Solar energy can help us dodge environmental disasters

While we need government to set policy and invest in new solutions, individuals can also make a difference.

SHARE Solar energy can help us dodge environmental disasters
Solar panels near Dearborn Homes Development in Bronzeville community on the near south side of Chicago, that link to an existing microgrid at the Illinois Institute of Technology, October 7, 2019.

Solar panels near Dearborn Homes in Bronzeville on the South Side.

Sun-Times file photo

A Hyde Park neighbor recently added an extension to the back of their house. As I walked by, I noticed the roof had a single pitch, facing south, and wondered: Do they have solar panels? Sure enough, the roof was covered with electricity-producing photovoltaic panels.

My brother in western Australian recently added solar panels to his roof, so now he can run air conditioning “for free” during summer. He told me it is now standard for all new houses built in his city to come with solar panels. All it took was financial incentives offered by the state government.

Solar electricity is one of many ways in which we can dodge the slow-moving disaster we are locking in by our continued release of carbon into the atmosphere. The recent report from the Intergovernmental Panel on Climate Change warned us that temperatures are likely to shoot past a key danger point if we don’t peak emissions before 2025 and reduce them by 43% by 2030. To keep the planet livable for our grandchildren, we need to speed up the transition by a factor of three.

SEND LETTERS TO: letters@suntimes.com. We want to hear from our readers. To be considered for publication, letters must include your full name, your neighborhood or hometown and a phone number for verification purposes. Letters should be a maximum of approximately 350 words.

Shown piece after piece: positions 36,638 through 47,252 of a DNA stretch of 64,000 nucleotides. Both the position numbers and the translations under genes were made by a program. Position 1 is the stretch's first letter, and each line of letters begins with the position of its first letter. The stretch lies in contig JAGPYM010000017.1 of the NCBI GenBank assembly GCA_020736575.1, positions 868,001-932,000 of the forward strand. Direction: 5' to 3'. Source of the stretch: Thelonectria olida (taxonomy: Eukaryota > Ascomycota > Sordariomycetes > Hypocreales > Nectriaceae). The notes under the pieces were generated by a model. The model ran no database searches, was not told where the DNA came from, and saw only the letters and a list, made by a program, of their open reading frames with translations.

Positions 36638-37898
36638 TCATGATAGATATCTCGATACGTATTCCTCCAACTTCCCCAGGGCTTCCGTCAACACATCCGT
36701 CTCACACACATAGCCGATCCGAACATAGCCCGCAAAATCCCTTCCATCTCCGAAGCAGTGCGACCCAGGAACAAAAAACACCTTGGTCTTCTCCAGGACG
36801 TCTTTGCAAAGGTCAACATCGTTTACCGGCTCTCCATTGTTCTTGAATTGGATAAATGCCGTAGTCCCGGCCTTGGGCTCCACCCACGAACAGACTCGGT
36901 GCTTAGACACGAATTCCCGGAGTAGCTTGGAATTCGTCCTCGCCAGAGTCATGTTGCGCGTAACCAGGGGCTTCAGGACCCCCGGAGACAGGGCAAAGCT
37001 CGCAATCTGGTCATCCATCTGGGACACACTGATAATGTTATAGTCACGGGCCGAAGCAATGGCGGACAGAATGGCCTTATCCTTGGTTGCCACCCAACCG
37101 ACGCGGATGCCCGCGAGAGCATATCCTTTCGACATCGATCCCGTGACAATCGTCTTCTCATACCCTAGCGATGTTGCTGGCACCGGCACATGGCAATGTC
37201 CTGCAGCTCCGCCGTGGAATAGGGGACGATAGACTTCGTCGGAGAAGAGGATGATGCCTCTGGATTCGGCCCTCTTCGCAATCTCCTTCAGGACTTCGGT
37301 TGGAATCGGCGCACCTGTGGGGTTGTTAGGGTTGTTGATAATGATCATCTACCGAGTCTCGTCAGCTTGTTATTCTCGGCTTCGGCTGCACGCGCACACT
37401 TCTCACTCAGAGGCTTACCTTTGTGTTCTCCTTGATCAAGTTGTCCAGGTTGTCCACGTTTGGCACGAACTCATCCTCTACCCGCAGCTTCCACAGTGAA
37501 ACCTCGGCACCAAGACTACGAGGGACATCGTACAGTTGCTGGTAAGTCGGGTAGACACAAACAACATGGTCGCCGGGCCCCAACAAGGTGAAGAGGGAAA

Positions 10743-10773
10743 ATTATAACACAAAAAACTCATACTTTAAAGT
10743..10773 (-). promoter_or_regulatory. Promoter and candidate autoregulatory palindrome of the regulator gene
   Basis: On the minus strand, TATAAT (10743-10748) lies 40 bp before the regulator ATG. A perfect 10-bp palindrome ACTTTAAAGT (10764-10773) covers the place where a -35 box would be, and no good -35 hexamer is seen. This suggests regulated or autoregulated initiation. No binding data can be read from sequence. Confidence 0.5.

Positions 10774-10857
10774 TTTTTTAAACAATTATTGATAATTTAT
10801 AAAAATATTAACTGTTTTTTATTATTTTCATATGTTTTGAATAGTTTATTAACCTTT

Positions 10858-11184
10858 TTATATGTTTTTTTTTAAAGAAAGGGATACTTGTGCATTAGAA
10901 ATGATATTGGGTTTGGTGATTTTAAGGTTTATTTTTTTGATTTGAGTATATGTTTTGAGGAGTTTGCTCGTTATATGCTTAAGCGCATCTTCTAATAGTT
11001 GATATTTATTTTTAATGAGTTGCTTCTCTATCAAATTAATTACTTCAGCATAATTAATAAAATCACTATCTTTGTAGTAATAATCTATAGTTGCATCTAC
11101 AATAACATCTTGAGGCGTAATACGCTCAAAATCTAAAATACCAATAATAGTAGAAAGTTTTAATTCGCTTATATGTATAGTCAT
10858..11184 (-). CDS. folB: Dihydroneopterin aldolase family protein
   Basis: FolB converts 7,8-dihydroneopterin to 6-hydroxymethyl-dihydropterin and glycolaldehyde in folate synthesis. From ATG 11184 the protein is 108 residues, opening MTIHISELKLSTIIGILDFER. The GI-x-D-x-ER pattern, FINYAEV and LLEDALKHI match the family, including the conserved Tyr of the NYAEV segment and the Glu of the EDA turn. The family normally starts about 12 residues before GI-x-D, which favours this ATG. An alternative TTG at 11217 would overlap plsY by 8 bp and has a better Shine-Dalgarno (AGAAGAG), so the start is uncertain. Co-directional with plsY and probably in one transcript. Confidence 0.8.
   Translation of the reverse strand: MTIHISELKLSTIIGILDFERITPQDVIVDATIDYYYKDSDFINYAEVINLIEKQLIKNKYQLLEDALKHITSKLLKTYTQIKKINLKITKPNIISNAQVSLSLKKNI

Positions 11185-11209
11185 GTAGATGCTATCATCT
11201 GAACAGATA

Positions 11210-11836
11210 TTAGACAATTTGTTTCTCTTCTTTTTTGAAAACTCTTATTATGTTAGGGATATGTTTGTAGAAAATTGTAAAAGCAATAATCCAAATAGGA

Chicago recently mandated divesting from fossil fuels. At the state level, the Climate and Equitable Jobs Act quadruples the amount of solar and wind power in Illinois over the next decade. It expands the “Solar For All” program from $10 million to $50 million per year to ensure the benefits of solar energy reach low-income communities, and it commits up to $80 million per year to support transportation electrification, with a goal of having 1 million electric vehicles on the road in Illinois by 2030.

While we need government to set policy and invest in new solutions, individuals can also make a difference. Take a train or ride a bike through a neighborhood you have never visited instead of flying to another state or country. Turn on a fan instead of an air conditioner. Eat more plant protein to replace meat. Reduce your hot showers by a minute. Buy an electric stove or electric car.

Ask your children what climate action you or your family can take. They probably know and care because it’s their future our present actions are determining.

Don Wedd, Hyde Park

Russia’s disregard for human life

Russian Foreign Minister Sergey Lavrov claims that footage of bodies in Bucha was “staged.”Pictures and videos show the total destruction of apartment buildings and homes. That cannot be staged.

Civilian families were living in those structures, and Russia destroyed them. Russia started the war with no regard for human life. Vladimir Putin and his soldiers are simply murderers.

Edwina Jackson, Longwood Manor

The Latest
Jordan Jackson, 22, faces three counts of aggravated assault of a peace officer, one count of possession of a firearm with a defaced serial number and two counts of unlawful use of a weapon, Chicago police said.
Mr. Wiley started as a copy clerk in 1952, working from midnight to 8 a.m., and attending classes at Northwestern University during the day.
A man was wounded by a security guard during a shootout at Millennium Park.
Ms. Osborne earned her bachelor’s degree from Michigan State University and a master’s degree from Northwestern University. She was a founding member of the Chicago chapter of the National Association of Black Journalists.
David Smith, complete streets manager at the Chicago Department of Transportation, sat down for an interview recently to answer cyclists’ most pressing questions.